John tells us about seven miracles in his gospel. The second is about an influential man who was an official in Herod’s court. He was also a man of wealth, but he had a seriously sick son near death. As a result, this man was desperate for help. The account states that Jesus returned to Cana, where he had performed his first miracle, and this nobleman lived in Capernaum some eighteen miles away. No doubt he had heard what Jesus did at the wedding, turning water to wine, so he went to solicit Jesus’ help to heal his son.
Upon finding Jesus, he begged him to come and heal his son. Jesus’ reply was puzzling, “Unless you people see signs and wonders, you will never believe” (John 4:48). Jesus’ answer seems harsh, but in reality, Jesus was lifting the man’s faith. People were viewing Jesus as a showman who does miracles and not as the savior.
Jesus then said to the man, “Go, your son will live.” The man took Jesus at his word and departed (John 4:50). Jesus did not go to his home, but he gave him something to take—it was his word. The man took it and believed it. For this nobleman, believing was seeing his son healed. He didn’t rush home. Maybe he stayed to listen to Jesus for the rest of the day because it wasn’t until the next day that his servants met him on the way with the news his son was well. He realized it was the same hour Jesus said his son would live.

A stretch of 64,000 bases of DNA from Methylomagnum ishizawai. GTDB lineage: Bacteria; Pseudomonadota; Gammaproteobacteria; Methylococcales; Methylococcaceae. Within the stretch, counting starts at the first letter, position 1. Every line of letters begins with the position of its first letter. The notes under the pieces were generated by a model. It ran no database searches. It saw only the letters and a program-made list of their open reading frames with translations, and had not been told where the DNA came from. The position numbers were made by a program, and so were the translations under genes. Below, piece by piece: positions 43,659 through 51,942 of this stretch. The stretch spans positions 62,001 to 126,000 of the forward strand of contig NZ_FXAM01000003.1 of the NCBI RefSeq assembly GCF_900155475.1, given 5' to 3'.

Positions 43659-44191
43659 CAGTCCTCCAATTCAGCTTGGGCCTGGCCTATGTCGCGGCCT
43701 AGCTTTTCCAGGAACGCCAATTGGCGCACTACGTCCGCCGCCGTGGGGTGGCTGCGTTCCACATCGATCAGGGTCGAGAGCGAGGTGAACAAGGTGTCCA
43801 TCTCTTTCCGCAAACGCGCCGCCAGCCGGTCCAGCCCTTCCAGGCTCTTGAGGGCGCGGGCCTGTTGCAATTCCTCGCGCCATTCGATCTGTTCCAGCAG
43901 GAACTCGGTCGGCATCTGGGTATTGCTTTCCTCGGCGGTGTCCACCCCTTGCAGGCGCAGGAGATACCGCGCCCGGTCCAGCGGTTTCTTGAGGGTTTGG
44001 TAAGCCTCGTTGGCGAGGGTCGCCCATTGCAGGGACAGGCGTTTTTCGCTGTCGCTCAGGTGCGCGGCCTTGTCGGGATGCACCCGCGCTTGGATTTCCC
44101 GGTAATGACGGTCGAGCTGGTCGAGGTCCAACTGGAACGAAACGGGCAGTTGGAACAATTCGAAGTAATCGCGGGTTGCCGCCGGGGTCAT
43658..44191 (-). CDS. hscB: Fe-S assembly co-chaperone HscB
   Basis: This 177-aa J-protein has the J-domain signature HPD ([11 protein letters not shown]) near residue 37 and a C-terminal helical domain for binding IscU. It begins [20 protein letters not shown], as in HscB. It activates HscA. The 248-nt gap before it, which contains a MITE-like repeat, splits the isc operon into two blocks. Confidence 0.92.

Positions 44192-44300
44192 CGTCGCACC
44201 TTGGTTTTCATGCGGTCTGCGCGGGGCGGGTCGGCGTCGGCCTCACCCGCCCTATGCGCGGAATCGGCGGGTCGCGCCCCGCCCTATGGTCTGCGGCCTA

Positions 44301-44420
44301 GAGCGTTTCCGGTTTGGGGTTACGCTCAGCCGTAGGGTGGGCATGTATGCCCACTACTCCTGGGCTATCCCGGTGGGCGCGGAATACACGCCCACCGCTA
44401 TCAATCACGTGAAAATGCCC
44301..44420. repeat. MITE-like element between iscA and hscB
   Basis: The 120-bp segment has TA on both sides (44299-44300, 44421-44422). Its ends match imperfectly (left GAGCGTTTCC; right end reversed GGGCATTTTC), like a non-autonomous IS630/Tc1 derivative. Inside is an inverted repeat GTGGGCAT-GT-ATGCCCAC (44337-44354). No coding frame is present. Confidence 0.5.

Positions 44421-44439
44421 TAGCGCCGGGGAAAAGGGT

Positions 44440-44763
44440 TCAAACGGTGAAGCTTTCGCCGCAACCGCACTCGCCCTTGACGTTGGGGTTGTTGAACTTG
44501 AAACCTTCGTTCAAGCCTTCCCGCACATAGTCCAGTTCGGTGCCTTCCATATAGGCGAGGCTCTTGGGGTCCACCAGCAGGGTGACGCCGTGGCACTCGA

When he returned and talked with his family, they were all impacted by his testimony of Jesus. John writes: Then the father realized that this was the exact time at which Jesus had said to him, “Your son will live.” So he and his whole household believed (John 4:53). The influence of a believing father over his family is powerful. All of his family—including servants believed. His wife, Cuza mentioned in Luke 8:3 may have been the woman who helped support Jesus’ ministry.
The takeaway from this story is learning to take Jesus at his word. If we are people of the Word and believe it, we can take it to heart and accept it, which is the definition of faith.
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